It continues to show the better onset time at about 10 PM Sunday night instead of after Midnight like the NAM has been advertising so far. To my mind, this would increase the chance of supercell thunderstorms getting going ahead of the main squall line. This is showing pretty strongly unstable air, with CAPE values of about 1,500 j/kg or even 2,000 there just across the Tennessee border. Lifted Indices get down to about -5. 



The storm relative helicity values get up to 200-250 m^2/s^2 for many of us at 3 kilometers. And down in the lowest kilometer of the atmosphere, we still have values of about 200 units. As a rule of thumb you only need about 150 to support tornado development at that lowest level, 200 is a good baseline for the 3 km reading. 



The Supercell Composite numbers start to ramp up, and so does the Significant Tornado Parameter. But this guidance is a little more conservative than the NAM. The NAM can get carried away with scary parameters sometimes. And this usually is more balanced. We see an STP value of about 1-2 around here, with only a small pocket of a 4 value in Southern Middle Tennessee.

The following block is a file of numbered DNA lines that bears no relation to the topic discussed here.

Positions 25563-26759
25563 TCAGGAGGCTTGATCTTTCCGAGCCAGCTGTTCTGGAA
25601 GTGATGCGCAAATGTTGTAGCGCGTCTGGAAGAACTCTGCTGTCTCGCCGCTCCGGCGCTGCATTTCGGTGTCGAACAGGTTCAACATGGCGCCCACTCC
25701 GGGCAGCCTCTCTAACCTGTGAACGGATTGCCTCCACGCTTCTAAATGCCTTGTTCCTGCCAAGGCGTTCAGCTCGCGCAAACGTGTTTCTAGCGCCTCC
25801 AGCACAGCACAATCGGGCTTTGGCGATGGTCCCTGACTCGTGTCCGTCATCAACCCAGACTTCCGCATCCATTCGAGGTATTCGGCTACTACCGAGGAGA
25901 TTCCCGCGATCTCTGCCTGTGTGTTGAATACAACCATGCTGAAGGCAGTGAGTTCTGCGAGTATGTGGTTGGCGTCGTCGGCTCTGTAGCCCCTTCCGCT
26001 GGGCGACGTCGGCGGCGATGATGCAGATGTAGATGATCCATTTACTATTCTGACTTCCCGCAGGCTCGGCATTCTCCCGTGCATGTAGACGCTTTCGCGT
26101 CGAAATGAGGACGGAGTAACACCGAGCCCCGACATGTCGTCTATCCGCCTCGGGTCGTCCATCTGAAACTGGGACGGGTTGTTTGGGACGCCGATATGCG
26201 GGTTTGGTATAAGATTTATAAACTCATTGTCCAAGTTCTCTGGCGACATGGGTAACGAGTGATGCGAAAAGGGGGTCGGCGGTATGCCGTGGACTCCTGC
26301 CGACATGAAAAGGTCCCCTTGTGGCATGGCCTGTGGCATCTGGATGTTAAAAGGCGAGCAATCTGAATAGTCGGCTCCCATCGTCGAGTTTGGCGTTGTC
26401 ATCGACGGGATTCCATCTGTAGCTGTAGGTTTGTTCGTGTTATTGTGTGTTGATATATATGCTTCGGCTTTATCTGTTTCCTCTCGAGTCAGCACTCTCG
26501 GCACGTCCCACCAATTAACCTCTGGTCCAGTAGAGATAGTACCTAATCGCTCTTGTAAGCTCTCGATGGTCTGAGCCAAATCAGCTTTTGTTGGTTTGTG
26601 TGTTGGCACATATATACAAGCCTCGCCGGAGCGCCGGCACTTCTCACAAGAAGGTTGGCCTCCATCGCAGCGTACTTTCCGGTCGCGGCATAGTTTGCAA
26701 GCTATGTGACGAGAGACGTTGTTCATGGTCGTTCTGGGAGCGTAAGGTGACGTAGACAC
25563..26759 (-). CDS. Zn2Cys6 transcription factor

So this looks like a setup for severe thunderstorms capable of large hail, damaging winds, and a few tornadoes across the region. They may be more isolated, at least down on this side of the Alabama/Tennessee state line, but it is a close call. Both models are showing that idea where the tornado threat might be enhanced at some point, even if it looks more likely for the Tennessee side. And I'm inclined to allow for the possibility of any of us being fair game for maybe a few hours where the tornado potential becomes enhanced. And with this kind of strong instability, if we get any storms that are supercellular at first, before the line (or cluster, MCS) forms, I wonder about the potential for extra-large hail. 

Those details will be fine-tuned more tomorrow when the Storm Prediction Center outlines the specific threats for different areas.